His anger turned to pity. “You’ll have to change out of those wet clothes.” He inwardly cursed the fact his housekeeper was away tending her sick sister. Of course, he had planned to spend most of his time enjoying the whores at the Black Stallion. Pure chance found him home tonight.
Forced by the howling wind, rain lashed the window panes drowning out the girl’s whimpers. He strode towards the stove to lift the kettle off the hob.
“I’ll make you a cup of tea.” He tried to sound kind as he sloshed boiling water into the teapot, but it was hard when he hadn’t shown concern for a woman in years. He used them for sex, was never physically abusive and always paid them handsomely for their services. Not like his father who used to delight in punishing and humiliating women. He clamped down on the bitter memories and the fear dogging him for years that he would one day turn into a woman beater like his father “I could do with some myself. Might clear my head.”
He stared into the girl’s face as he handed her the tea. “Come on, drink this, it will help warm you up.” Her eyes seemed enormous and he could have drowned in their haunted, pain filled depths.
Fear contorted her pretty face. “Who am I?” Frail and ethereal, like an angel in a religious picture, she looked the epitome of everything beautiful in a woman. Untouched, untainted, the perfect bride for a man who wanted marriage, which he didn’t. He tried travelling down that road once before and it had cost him dearly.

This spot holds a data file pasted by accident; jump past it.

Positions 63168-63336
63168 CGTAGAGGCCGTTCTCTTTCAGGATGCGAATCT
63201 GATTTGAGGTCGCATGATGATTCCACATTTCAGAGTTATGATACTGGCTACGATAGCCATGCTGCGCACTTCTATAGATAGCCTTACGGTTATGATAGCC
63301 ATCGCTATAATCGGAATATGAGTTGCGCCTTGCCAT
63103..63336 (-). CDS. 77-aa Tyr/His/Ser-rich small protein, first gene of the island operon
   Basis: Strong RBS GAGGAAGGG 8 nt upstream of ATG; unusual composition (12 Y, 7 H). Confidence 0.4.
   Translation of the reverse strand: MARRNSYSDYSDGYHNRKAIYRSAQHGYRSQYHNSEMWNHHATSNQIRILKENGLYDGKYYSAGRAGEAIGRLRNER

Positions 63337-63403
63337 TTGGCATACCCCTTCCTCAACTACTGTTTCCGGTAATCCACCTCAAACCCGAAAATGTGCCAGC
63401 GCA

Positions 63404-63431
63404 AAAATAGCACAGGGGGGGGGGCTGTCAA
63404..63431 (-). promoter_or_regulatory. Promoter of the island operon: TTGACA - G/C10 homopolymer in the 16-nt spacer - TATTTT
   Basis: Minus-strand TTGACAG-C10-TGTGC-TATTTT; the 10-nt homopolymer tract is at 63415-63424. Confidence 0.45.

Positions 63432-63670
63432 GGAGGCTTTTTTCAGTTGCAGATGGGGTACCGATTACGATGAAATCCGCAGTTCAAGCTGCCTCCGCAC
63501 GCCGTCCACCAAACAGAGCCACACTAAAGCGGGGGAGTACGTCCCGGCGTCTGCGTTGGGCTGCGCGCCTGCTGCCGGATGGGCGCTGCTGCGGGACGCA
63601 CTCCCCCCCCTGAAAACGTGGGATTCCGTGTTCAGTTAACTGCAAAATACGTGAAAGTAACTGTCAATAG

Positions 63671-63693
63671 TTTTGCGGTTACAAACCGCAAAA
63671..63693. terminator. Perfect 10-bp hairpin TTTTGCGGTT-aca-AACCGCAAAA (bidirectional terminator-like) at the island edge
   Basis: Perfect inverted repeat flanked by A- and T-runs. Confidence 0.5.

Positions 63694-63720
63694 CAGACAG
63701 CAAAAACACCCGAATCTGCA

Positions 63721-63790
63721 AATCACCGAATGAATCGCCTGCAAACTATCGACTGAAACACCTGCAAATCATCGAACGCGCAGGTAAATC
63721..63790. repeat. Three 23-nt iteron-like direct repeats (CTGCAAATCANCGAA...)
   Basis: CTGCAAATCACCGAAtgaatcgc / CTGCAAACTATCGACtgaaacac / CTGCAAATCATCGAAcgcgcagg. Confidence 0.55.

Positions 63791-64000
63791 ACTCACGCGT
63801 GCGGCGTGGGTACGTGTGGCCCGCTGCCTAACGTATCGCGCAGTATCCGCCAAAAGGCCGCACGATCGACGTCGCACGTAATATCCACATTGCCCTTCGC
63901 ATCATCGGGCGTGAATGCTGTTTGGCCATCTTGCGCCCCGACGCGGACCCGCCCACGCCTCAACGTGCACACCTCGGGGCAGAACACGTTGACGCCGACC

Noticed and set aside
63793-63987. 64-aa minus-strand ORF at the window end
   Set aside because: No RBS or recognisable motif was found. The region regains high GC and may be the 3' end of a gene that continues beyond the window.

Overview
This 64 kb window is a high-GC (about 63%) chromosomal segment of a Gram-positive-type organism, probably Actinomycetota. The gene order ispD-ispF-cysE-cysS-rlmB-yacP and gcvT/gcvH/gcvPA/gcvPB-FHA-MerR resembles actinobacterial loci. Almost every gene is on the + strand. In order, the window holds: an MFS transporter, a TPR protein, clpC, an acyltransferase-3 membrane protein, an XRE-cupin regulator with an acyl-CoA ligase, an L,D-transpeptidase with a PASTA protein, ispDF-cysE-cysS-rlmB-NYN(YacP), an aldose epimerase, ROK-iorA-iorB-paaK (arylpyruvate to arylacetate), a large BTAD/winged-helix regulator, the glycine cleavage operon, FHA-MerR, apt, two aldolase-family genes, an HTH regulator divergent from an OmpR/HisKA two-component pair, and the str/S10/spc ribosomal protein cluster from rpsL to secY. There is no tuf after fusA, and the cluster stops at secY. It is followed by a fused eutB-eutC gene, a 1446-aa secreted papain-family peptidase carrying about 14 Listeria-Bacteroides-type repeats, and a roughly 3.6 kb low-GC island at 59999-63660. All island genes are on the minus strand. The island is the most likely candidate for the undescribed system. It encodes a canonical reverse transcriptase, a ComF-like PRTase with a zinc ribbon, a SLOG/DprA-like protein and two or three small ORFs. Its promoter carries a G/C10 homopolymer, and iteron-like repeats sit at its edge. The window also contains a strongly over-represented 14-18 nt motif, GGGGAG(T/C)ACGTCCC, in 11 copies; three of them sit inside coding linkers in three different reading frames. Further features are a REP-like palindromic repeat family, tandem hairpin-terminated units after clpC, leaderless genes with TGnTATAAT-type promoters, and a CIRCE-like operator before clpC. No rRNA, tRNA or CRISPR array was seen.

Margaret Tanner is a multi-published Australian author. She loves delving into the pages of history as she carries out research for her historical romance novels, and prides herself on being historically accurate. No book is too old or tattered for her to trawl through, no museum too dusty, or cemetery too overgrown. Many of her novels have been inspired by true events, with one being written around the hardships and triumphs of her pioneering ancestors in frontier Australia.
As part of her research she has visited the World War 1 battlefields in France and Belgium, a truly poignant experience.
Margaret is a member of the Melbourne Romance Writers Group (MRWG). She won the 2007 and 2009 Author of the Year at AussieAuthors.com. Her novel Frontier Wife won the Best Historical Romance Novel at the 2010 Readers Favorite Award, and another novel, Wild Oats was a 2011 Finalist in the EPIC awards. In July 2013, her novel, Savage Possession, came 3rd in International Digital Awards contest hosted by the Oklahoma RWA.
Margaret is married with three grown up sons, and two gorgeous little granddaughters.
Outside of her family and friends, writing is her passion.